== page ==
Wednesday, February 1, 2023

Eddie Murphy in YOU PEOPLE

 I have a longtime dear friend (Mary in Jacksonville Beach, Florida) who had a great comment about Eddie Murphy in THE NUTTY PROFESSOR years ago. A comment that I feel was and is quite accurate. She said, "If Robert De Niro had done THE NUTTY PROFESSOR and played all those parts, he'd have gotten an Oscar nomination for Best Actor." I know Murphy is famous for being a comedian, but he's also a good actor. Yes, he got a well-deserved Best Supporting Actor Oscar nomination for playing the self-destructive singer in DREAMGIRLS, but his acting depth still feels overlooked by Hollywood in my opinion. Did you see him on Netflix in 2019's comedy/drama biopic, DOLEMITE IS MY NAME? Fabulous! I watched it three times and belly-laughed with each viewing. The Oscars totally ignored that cast -- and that cast deserved some Oscar nomination recognition.

Eddie Murphy plays a strict Muslim father in Los Angeles whose daughter is engaged to a white guy described as "...a Jew from West L.A." He's the White co-host of a podcast about Black culture. His parents live in Brentwood and shop at Gelson's supermarket in Century City. His fianceé is from the Baldwin Hills Crenshaw area. This new Netflix comedy is YOU PEOPLE. It co-stars Jonah Hill who co-wrote and co-produced the movie with its director, Kenya Barris. Barris created ABC's BLACK-ish  sitcom that ran for several seasons. This marks the directorial debut of Barris. For Warner Bros,, he's slated to write and direct of remake of THE WIZARD OF OZ. Barris says it will be "a modern reimagining."

Yes, YOU PEOPLE has some "politically incorrect" language, nonetheless is had me laughing in the first five minutes. Jonah Hill's character trading whispered insults with his sister at a Yom Kippur service broke me up. He's good and so is Murphy as the strict, reserved Afro-centric dad who always speaks in a low register as he remains frosty towards his possible future son-in-law. 

I grew up near the Baldwin Hills Crenshaw area. My parents shopped at FedCo when it was there. (You Angelenos reading this may remember FedCo which, by the way, got a very funny mention in DOLEMITE IS MY NAME). YOU PEOPLE shows the L.A. that I know and miss.

About Jonah Hill as Ezra. Do you watch MSNBC weekday afternoons? Ever see THE BEAT with Ari Melber? You know how Melber can be reporting on a serious and complicated national news story, yet he'll go out of his way to quote some hip hop rap lyrics done by, say, Flava Flav or Salt-N-Pepa to keep it real? You sit there and go "Oh, Lord, Ari. Can't you drop in some Edward R. Murrow or James Baldwin occasionally?" Well, that's kinda like Ezra.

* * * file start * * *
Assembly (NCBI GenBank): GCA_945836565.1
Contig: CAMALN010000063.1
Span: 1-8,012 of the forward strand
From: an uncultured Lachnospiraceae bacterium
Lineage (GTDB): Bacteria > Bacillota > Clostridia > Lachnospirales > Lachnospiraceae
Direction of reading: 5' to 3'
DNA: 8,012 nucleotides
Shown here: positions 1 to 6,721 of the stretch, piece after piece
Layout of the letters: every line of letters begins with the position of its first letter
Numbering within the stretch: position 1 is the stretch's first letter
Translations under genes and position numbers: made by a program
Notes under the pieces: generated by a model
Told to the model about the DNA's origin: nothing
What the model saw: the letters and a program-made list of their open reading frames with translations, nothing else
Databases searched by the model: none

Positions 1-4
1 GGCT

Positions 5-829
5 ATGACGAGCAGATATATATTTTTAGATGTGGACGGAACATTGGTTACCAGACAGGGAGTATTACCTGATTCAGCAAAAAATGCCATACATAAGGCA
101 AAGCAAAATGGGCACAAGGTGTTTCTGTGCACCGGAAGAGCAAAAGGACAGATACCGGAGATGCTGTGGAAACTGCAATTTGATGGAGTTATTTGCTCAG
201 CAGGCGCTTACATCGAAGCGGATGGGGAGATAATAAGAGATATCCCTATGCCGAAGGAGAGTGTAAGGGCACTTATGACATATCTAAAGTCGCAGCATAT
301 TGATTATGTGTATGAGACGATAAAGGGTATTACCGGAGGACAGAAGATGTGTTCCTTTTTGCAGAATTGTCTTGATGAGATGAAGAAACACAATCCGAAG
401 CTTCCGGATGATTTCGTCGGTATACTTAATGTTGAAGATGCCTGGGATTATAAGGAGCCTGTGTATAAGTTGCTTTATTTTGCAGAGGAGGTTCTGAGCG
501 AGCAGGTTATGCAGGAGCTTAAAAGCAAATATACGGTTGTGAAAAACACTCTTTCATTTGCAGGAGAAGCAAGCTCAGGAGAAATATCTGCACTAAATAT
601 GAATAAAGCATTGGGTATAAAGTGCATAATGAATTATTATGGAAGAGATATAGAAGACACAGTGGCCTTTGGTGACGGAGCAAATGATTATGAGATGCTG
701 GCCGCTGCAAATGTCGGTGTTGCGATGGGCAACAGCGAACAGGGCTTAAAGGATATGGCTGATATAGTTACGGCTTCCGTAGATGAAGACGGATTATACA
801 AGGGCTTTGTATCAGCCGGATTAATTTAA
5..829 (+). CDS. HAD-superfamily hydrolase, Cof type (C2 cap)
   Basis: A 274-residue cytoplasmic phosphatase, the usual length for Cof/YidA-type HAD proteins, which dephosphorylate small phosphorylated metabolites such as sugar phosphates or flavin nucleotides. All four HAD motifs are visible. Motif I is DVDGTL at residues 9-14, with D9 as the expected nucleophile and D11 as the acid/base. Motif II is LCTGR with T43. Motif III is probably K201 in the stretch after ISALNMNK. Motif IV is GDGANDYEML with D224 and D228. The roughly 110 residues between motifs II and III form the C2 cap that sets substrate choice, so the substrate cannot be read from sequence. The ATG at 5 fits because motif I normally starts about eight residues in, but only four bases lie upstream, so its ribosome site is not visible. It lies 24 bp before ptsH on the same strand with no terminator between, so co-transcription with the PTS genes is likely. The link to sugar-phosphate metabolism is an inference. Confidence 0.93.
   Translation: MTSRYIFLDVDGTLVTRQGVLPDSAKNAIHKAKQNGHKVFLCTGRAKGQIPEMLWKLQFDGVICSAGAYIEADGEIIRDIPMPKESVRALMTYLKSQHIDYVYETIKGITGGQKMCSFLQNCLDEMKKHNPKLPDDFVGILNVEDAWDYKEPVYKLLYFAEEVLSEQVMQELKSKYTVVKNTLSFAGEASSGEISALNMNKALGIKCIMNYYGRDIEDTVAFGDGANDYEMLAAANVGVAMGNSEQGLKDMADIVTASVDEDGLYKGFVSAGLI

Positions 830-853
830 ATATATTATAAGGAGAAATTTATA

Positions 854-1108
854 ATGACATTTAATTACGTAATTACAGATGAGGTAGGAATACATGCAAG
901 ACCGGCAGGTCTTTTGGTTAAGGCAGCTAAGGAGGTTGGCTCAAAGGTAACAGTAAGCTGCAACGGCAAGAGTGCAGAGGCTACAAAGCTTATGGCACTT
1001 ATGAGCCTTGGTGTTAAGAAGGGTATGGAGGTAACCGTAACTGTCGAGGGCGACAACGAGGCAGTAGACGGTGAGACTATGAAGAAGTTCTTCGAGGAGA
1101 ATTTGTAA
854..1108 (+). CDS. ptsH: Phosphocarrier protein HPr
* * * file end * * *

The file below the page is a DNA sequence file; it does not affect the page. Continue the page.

The highly entertaining cast includes Lauren London as the hip and independent fianceé, David Duchovny, Julia Louis-Dreyfuss, Nia Long and Mike Epps with special appearances by Hal Linden, Elliott Gould, Richard Benjamin and Rhea Perlman. Julia Louis-Dreyfuss and David Duchovny as Ezra's overly-liberal parents trying too hard to embrace Black culture are a hoot. 

There are laughs and, in the last act, some truths and lots of heart.  YOU PEOPLE is on Netflix and runs a little under 2 hours. I had a lot o' fun watching it. Murphy's THE NUTTY PROFESSOR and DOLEMITE IS MY NAME are also on Netflix.

Tuesday, January 31, 2023

The Joy of Hearing SAMARA JOY

Treat yo' self. She will hear her name read as a nominee during the upcoming Grammy Awards show. She's 23. She studied jazz in New York, She got her first booking at a club in the West Village. Her smooth voice and silky style call to mind great jazz vocalists such as Sarah Vaughan, Ella Fitzgerald and Carmen McRae. Her name is Samara Joy -- and I hope she's a Grammy winner this coming Sunday. Take some time and listen to this sensational new singer do "Can't Get Out of This Mood.

Let's keep the jazz session going. Here is Sarah Vaughan's recording of "Can't Get Out of This Mood."

Here is Ella Fitzgerald doing Irving Berlin's "It's a Lovely Day Today."

Here is Carmen McRae singing a Cole Porter song that Fred Astaire and Eleanor Powell danced to in the classic MGM musical, BROADWAY MELODY OF 1940. It's "I Concentrate on You."

Thanks for sharing this jazz joy -- especially Ms. Samara Joy.

Monday, January 30, 2023


 My previous post is about the current box office blockbuster sequel, AVATAR: THE WAY OF WATER. It's made billions of dollars worldwide and is the 4th highest-grossing film in our box office history. James Cameron directed the visually stunning sci-fi fantasy with animated blue characters interacting with human actors. The story was pretty predictable and, to me, some action scenes with the blue natives went on too long -- basically to draw "oohs" and "ahhs" from Cameron's amazing filmmaking technology. I dozed off a couple of times during Cameron's epic fantasy that clocks in at 3 hours and 15 minutes. AVATAR: THE WAY OF WATER is an Oscar nominee for Best Picture.

I would take AVATAR 2 out of the Best Picture Oscar race and replace it with BLACK PANTHER: WAKANDA FOREVER directed and co-written by the wonderful Ryan Coogler. I streamed it over the weekend. Wow. What a movie. That's a movie I wish I could have seen on the big screen. This sequel has a lot of action, a lot of heart and a lot of good acting. It's a sci-fi fantasy too. However, Mr. Coogler brings out a complicated humanity in the story. It surprises you. Also, he brilliantly blends in the death of BLACK PANTHER star Chadwick Boseman into the story. The loss of his character causes a deep grief that motivates surviving characters to make certain choices. We can emotionally connect to their heartbreak and challenges and also be awed by the special effects and action scenes. The movie is dedicated to Chadwick Boseman.

Angela Bassett is the heartbroken Queen drawn into a battle. Bassett totally deserves the Best Supporting Actress Oscar nomination she got. She commands the screen. This is a gorgeous production in set design, costume design and cinematography.  It runs 2 hour and 40 minutes. Did I doze off? No. If there was a cineplex near me, would I pay to see it again -- only, this time, on a big screen? Yes. In a heartbeat. Ryan Coogler is one of the most gifted directors currently working. 

Coogler gave us the critically acclaimed 2013 independent feature, FRUITVALE STATION and the groundbreaking international box office blockbuster, BLACK PANTHER, in 2018.  And now BLACK PANTHER: WAKANDA FOREVER.

I repeat: Director, writer, producer Ryan Coogler is wonderful and BLACK PANTHER: WAKANDA FOREVER should be an Oscar nominee for Best Picture.